All four are members of the Korean Peninsula Energy Development Organization (KEDO) executive board, which has been building the light-water reactors as part of a 1994 deal between the United States and North Korea. The reactors were meant to come online in 2007.
The one-year work suspension will begin Dec. 1, KEDO said in a statement read by spokesman Roland Tricot at its New York headquarters.
But it was unclear if construction would ever resume as long as the United States remains at odds with North Korea over the weapons issue. The KEDO board is to meet by year's end to decide what happens next.
State Department spokesman Adam Ereli said Thursday the U.S. position was that "there's no future for the reactor project."
The light-water reactors being built by KEDO are difficult to adapt to nuclear weapons production and were meant to replace three North Korean reactors that were considered much more ominous because they produce weapons-grade plutonium.
North Korea also has announced it is enriching uranium, which could be used in bombs, and expelled inspectors from the U.N.'s International Atomic Energy Agency.
Most security analysts believe North Korea has reprocessed enough plutonium from spent fuel rods to make at least two bombs and fear it may be stepping up weapons production.
North Korea agreed in the 1994 negotiations to forswear nuclear weapons. When it became apparent a year ago that North Korea was not abiding by that commitment, strong doubt was cast on the future of the $4.6 billion reactor project.
At a meeting on Nov. 4 of the KEDO executive board, there was unanimous agreement that the project should be suspended for one year. The announcement was made formally in New York on Friday.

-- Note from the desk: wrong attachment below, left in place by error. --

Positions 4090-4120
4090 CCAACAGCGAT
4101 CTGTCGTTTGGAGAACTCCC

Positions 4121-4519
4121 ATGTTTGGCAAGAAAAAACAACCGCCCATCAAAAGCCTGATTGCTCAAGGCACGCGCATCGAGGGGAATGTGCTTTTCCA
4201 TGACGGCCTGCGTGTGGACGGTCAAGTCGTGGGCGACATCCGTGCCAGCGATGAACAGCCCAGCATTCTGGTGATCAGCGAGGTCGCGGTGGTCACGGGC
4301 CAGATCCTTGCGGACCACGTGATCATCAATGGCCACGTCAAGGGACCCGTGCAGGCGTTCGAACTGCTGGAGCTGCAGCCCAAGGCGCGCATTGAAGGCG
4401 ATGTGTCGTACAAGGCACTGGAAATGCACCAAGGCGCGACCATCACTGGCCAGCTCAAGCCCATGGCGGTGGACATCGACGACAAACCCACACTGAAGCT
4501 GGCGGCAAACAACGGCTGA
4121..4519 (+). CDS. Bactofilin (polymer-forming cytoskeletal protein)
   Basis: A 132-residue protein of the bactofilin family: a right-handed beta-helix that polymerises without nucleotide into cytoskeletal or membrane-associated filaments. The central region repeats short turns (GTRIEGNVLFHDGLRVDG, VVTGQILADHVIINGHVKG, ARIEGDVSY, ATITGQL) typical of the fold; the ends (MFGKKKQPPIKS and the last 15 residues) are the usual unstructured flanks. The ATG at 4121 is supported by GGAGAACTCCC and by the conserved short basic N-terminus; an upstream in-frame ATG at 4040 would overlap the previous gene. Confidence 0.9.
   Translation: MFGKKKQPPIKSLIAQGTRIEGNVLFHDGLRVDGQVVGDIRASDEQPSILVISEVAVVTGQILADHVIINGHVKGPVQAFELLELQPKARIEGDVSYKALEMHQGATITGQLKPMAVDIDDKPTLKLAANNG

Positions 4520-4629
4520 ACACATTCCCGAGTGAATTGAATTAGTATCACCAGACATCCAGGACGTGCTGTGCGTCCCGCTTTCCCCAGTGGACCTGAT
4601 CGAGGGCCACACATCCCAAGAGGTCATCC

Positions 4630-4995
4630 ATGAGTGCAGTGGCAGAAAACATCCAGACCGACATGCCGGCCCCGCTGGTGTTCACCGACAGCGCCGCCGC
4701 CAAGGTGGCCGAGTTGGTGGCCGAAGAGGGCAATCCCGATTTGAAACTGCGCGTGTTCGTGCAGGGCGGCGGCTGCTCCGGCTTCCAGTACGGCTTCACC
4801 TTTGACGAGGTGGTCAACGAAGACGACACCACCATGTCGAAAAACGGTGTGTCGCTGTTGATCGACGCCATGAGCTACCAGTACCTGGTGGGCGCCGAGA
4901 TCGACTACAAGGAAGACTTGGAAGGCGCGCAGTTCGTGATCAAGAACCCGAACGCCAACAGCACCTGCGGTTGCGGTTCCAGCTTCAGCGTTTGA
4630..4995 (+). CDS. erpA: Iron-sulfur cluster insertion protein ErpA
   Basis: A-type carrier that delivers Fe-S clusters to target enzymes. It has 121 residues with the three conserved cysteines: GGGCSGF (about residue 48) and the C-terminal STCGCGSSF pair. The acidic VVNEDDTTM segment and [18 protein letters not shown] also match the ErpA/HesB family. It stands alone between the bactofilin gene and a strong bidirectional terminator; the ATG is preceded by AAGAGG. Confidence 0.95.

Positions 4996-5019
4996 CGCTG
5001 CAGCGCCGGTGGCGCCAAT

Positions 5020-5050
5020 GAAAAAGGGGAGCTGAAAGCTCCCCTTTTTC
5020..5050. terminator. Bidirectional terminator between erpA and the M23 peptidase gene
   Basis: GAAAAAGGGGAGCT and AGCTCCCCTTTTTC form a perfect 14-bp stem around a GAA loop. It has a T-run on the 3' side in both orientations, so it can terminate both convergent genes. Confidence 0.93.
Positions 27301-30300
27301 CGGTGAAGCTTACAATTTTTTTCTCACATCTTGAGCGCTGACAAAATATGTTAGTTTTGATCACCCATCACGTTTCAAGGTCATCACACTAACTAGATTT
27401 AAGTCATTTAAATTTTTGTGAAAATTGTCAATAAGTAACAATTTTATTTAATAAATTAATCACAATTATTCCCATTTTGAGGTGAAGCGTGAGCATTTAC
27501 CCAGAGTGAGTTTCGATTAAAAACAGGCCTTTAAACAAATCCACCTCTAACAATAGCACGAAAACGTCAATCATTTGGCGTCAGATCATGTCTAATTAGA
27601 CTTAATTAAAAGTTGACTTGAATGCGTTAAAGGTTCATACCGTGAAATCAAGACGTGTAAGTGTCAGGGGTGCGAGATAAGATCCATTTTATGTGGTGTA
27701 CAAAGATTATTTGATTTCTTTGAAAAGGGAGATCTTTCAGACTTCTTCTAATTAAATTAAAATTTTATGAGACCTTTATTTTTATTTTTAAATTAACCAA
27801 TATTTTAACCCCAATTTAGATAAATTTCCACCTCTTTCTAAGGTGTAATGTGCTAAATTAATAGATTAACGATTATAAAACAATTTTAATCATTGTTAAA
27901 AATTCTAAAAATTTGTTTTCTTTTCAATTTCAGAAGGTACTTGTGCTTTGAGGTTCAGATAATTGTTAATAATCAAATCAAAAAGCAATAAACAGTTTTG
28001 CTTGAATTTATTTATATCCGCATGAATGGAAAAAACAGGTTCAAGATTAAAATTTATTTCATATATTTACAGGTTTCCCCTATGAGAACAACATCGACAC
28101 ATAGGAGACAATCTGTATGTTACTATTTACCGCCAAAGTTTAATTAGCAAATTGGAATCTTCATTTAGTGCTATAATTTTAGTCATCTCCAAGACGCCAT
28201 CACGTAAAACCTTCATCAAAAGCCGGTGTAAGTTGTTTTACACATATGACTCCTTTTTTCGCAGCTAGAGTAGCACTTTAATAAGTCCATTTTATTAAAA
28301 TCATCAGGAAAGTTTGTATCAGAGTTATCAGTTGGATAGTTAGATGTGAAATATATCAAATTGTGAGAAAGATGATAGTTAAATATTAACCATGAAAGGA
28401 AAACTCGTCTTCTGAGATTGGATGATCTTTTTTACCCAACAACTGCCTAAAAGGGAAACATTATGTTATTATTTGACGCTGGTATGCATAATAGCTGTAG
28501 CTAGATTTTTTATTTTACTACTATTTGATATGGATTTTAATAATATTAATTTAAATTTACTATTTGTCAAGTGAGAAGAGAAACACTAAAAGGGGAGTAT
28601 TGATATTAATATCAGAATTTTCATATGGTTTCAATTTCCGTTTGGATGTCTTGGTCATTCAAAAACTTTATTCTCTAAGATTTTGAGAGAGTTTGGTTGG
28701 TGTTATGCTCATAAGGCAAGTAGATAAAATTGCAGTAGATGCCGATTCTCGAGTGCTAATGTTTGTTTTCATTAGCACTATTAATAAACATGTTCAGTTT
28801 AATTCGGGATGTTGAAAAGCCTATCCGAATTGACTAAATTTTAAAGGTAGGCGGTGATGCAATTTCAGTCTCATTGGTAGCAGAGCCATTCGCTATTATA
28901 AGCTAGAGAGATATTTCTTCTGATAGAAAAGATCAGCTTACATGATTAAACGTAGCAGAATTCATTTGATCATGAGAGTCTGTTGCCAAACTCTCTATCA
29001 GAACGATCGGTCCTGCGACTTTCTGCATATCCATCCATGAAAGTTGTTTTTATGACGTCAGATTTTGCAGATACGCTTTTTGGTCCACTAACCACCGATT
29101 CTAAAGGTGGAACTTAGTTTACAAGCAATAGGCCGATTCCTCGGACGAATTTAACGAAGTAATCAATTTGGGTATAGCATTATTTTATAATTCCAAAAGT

Meanwhile, North Korea berated U.S. Defense Secretary Donald Rumsfeld for calling its government "evil" for spending huge sums on weapons while starving its people.
Pyongyang has accused Washington of planning a pre-emptive attack against it, after President Bush labeled the country part of an "axis of evil" together with Iran and Iraq.
"Recently the Bush administration is talking about offering a security guarantee for our country, but the slander by Rumsfeld, who leads the U.S. policy, shows that the 'security guarantee' is nothing more than a play aimed at deceiving us," KCNA, the North's official news agency, said in a commentary.
This shows that North Korea should increase its "nuclear deterrent force," KCNA said Friday.
Faced with suspension of nuclear power plant construction, North Korea said two weeks ago it will seize equipment and technical data from the two sites.
The suspension gives the government "a reason strong enough to take the most appropriate measure when necessary," the North Korean statement said. It did not elaborate.
The project was designed to generate badly needed electricity for the impoverished state. Under the agreement, the United States and its allies also sent North Korea 500,000 tons of heavy fuel oil annually, but that was suspended late last year after Pyongyang announced it had embarked on a clandestine "nuclear deterrent" program.
Meanwhile, diplomatic efforts continue to arrange a second round of six-nation talks on the stalemate over North Korea's nuclear weapons programs.
In Seoul, South Korea, U.S. Assistant Secretary of State James Kelly conferred Friday on that subject with his South Korean counterpart, Assistant Foreign Minister Lee Soo-hyuck.
They also discussed security assurances for North Korea, one of its key conditions for ending its nuclear programs.
Kelly made a quick tour of Asia this week amid efforts to hold another round of nuclear talks involving the United States, the two Koreas, Japan, China and Russia. He visited Tokyo and Beijing before coming to Seoul.